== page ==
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BRISTOL ROVERS 1 V TRANMERE ROVERS 2
Layland DAF Cup Final, 20th May 1990

The newspaper headline in the daily post said it all. ‘Halfway to paradise’, it screamed in big bold, blue letters in the middle of Monday morning’s special pull-out. Phase 1 of Rovers Wembley double had been completed successfully and the press were united in their view that Merseyside now possessed a 3rd major soccer power. Next week phase 2 would see rovers face Neil Warnock’s high riding Notts County in the playoff final. But on 20th May Wembley belonged to Rovers and the legion of diehard, returning and newly-found fans that had swelled attendances fivefold in the previous couple of years. Yet Tranmere started the day as under dogs. Bristol rovers, managed y Gerry Francis, were worthy 3rd division champions and had beaten the whites home and away, the last occasion a few weeks earlier. John King, however, learned from that defeat and identified Shaun Garnett as the man to nullify the very real threat of Devon White. Dave Higgins missed the match through suspension. On a glorious sunny day, Bristol Rovers almost drew 1st blood after 4 minutes but were denied by an incredible double save by Eric Nixon. The 1st the big keeper hurled himself at Carl Saunders shot on the run and dramatically scrambled across his goal to claw away the loose ball as Ian Holloway seemed certain to score. Perhaps inspired by Nixon’s brilliance, Tranmere took the lead on 9 minutes thanks to a spectacular goal from Ian Muir – his 35th of the campaign. Sweeper Mark Hughes pumped a long ball into the Bristol penalty area where 1st Jim Steel challenged for it and then Chris Malkin nodded it down to the unmarked Muir, lurking on the edge of the penalty area, 20 yards out. With the most economic of movements Muir readjusted his balance to catch the dropping ball full on the volley with his right boot and it swerved and dipped as it hurtled past Bristol’s Birkenhead born Keeper Brian Parkin at a rate a knots. With Hughes marshalling a defence in which young Garnett and Tony Thomas were outstanding the champions were restricted to a meagre diet of chances and Malkin could have extended Rovers lead with a header by Steve Yates – later becoming a Rovers Legend – cleared it off the line. Bristol rovers though were back on level terms within 4 minutes of the commencement of the 2nd half. Devon White, for once managing to escape the limpet that was Shaun Garnet, was 1st to react when his header somewhat fortuitously rebounded back to him off Mark Hughes’ shoulder allowing him to fire high into the net with Nixon for once flatfooted. With Bristol Rovers increasingly turning the screw Tranmere battled their way back on 71st minutes to score what would prove to be the match winner. A long free-kick by Harvey fell to Yates on the edge of the penalty area but Justas he was about to clear the ball mark Hughes, up for the kick slid in with a block tackle to win the ball. Ian Muir, hovering nearby, stepped in to clip the loose ball to the far post where Jim Steel rose majestically to head past a clearly startled Parkin, with defender Geoff Twentyman protesting in vain that he was pushed in the back by steel. In the last 20 minutes Nixon capped a virtuoso performance with a clutch of fine saves to deny Bristol a second equaliser and so captain Jim Harvey fulfilled his dream and lifted the Leyland DAF trophy. Some 70,000 people greeted the team when they returned home to Birkenhead.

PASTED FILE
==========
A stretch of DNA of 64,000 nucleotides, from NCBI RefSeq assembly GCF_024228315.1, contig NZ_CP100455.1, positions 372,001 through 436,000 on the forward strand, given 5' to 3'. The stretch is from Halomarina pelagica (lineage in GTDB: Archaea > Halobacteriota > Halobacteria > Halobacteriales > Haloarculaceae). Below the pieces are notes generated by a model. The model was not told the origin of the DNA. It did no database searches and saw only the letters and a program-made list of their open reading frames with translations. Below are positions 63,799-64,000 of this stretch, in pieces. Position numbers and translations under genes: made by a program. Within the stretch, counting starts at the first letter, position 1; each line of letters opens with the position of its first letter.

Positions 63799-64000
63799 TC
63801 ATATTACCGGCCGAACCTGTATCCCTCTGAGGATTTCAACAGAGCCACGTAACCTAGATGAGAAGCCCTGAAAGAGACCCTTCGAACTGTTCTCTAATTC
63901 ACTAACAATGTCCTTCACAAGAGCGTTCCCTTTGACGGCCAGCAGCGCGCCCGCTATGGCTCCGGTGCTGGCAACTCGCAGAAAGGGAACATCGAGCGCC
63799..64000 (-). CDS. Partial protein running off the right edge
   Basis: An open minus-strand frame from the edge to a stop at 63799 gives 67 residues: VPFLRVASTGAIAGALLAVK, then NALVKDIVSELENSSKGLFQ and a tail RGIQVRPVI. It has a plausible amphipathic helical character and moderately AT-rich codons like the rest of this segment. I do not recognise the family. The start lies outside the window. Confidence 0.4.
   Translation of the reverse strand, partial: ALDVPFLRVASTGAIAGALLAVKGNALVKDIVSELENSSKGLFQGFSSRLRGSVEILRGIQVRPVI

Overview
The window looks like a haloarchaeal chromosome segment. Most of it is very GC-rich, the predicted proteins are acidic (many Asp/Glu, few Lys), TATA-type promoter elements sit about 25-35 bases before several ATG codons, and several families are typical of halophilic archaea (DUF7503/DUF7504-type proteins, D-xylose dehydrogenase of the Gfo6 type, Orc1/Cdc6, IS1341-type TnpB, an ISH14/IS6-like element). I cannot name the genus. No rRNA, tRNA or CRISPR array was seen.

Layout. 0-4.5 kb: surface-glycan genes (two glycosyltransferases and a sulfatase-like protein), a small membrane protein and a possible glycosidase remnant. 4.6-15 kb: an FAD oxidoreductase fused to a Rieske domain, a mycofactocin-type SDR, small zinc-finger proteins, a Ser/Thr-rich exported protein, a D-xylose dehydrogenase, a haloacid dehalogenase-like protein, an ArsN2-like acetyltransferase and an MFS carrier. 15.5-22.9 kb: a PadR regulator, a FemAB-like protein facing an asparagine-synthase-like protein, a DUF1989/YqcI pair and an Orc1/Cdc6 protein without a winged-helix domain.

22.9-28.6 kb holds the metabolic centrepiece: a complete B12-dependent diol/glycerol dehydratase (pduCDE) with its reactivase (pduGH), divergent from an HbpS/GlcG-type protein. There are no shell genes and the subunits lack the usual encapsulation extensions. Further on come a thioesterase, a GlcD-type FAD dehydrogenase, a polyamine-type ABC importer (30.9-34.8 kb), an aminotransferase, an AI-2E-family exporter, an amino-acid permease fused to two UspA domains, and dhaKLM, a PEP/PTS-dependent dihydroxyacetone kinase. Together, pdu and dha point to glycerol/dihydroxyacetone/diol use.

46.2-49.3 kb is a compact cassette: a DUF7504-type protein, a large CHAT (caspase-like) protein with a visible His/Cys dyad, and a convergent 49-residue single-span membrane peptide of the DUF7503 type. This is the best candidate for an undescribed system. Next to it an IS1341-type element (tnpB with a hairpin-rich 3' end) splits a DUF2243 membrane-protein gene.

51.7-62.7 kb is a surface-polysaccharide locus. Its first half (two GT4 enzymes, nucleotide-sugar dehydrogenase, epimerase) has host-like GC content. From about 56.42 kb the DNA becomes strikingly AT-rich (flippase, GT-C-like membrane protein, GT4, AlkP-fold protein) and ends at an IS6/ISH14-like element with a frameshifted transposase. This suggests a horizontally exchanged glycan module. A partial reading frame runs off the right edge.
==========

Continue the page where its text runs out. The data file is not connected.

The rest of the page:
Bristol Rovers: Parkin, Alexander (Nixon), Twentyman, Yates, Mehew, Jones, Holloway, Reece, White, Saunders, Purnell (McLean).

Tranmere Rovers: Nixon, Garnett, Mungall , McNab, Hughes, Vickers, Malkin, Harvey, Steel, Muir, Thomas. subs not used: Bishop, Fairclough.

Referee: Vic Callow (Solihull)

Attendance: 48,402

 

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MOTTO: UBI FIDES IBI LUX ET ROBUR which means "Where there is faith, there is light and strength."

Designed by Ned O'Toole, Paul Harmon and Oisín Ronan.
Special thanks to Tranmere Rovers Football club for the information.
Also to Keith Taberer, Des Ferguson, Joanne Duggan for supplying some of the photos.